New SEC requirements give institutions 30 days to disclose security incidents

The Securities and Exchange Commission (SEC) will require some financial institutions to disclose security breaches within 30 days of becoming aware of them.

On Wednesday, the SEC adopted changes to Regulation SP, which regulates the processing of consumers’ personal information. Under the amendments, institutions must notify individuals whose personal information was compromised “as soon as possible, but no later than 30 days” after learning of unauthorized network access or use of customer data. The new requirements will be binding on stockbrokers (including funding portals), investment firms, registered investment advisors and transfer agents.

“Over the past 24 years, the nature, scale and impact of data breaches have been substantially transformed,” said SEC Chairman Gary Gensler. “These amendments to Regulation SP will make critical updates to a rule first adopted in 2000 and will help protect the privacy of customers’ financial data. The basic idea for covered businesses is that if they have a breach, they must notify. It It’s good for investors.”

Notifications should detail the incident, what information was compromised, and how those affected can protect themselves. In what appears to be a loophole in the requirements, covered institutions do not have to issue notices if they establish that personal information has not been used in a way that causes “substantial harm or inconvenience” or is not likely to do so.

The amendments will require covered institutions to “develop, implement, and maintain written policies and procedures” that are “reasonably designed to detect, respond to, and recover from unauthorized access to or use of customer information.” The amendments also:

• Expand and align protection and deletion rules to cover both nonpublic personal information that a covered institution collects about its own customers and nonpublic personal information it receives from another financial institution about that financial institution’s customers;
• Require covered institutions, other than funding portals, to develop and maintain written records documenting compliance with the requirements of the Safeguards Rule and the Disposition Rule;
• Adjust the annual privacy notice delivery provisions of Regulation SP to the terms of an exception added by the FAST Act, which provides that covered institutions are not required to deliver an annual privacy notice if certain conditions are met; and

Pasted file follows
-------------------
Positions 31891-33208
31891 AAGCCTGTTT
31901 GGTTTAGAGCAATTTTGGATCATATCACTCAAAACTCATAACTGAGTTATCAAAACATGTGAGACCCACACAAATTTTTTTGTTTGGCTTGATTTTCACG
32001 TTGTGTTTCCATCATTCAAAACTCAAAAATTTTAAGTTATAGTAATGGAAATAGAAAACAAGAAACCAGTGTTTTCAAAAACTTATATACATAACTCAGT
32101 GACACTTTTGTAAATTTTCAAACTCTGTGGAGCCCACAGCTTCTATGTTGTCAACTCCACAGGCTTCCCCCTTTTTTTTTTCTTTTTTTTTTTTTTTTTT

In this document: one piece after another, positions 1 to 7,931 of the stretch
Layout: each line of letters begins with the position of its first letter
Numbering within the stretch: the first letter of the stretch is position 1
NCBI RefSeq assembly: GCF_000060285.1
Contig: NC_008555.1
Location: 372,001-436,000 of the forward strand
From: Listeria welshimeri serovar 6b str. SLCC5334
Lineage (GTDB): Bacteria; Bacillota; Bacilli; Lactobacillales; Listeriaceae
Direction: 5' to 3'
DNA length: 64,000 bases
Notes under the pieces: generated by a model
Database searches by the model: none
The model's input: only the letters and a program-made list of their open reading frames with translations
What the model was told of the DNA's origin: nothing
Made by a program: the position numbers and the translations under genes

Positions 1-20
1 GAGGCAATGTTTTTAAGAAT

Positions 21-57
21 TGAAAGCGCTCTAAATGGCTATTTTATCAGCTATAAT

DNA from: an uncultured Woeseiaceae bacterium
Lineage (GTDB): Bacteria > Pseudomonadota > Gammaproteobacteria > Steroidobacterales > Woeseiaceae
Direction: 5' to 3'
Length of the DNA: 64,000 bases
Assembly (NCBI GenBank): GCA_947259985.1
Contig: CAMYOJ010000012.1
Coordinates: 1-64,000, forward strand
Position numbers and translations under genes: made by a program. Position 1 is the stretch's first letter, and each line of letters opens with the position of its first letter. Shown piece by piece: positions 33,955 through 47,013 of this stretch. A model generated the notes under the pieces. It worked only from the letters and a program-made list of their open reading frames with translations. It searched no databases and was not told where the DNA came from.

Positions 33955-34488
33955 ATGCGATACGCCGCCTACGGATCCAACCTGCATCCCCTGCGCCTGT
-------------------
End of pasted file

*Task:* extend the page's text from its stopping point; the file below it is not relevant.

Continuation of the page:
• Extend both the safeguards rule and the disposition rule to transfer agents registered with the Commission or other appropriate regulatory agency.

The requirements also expand the scope of covered nonpublic personal information beyond what the company itself collects. The new rules will also cover personal information that the company has received from another financial institution.

SEC Commissioner Hester M. Peirce expressed concern that the new requirements may go too far.

“Today’s modernization of Regulation SP will help covered institutions appropriately prioritize the protection of customer information,” wrote . “Customers will be notified immediately when their information has been compromised so they can take steps to protect themselves, such as changing passwords or keeping a closer eye on their credit scores. My reservations stem from the breadth of the rule and the likelihood that generate more consumer notices that are useful.”

The SP Regulation had not been substantially updated since its adoption in 2000.

Last year, the SEC adopted new regulations requiring publicly traded companies to disclose security breaches that materially affect or are reasonably likely to materially affect business, strategy or financial results or conditions.

The amendments take effect 60 days after their publication in the Federal Register, the official journal of the federal government that publishes regulations, notices, orders and other documents. Larger organizations will have 18 months to comply after the amendments are published. Smaller organizations will have 24 months.

Public comments on the amendments are available here.

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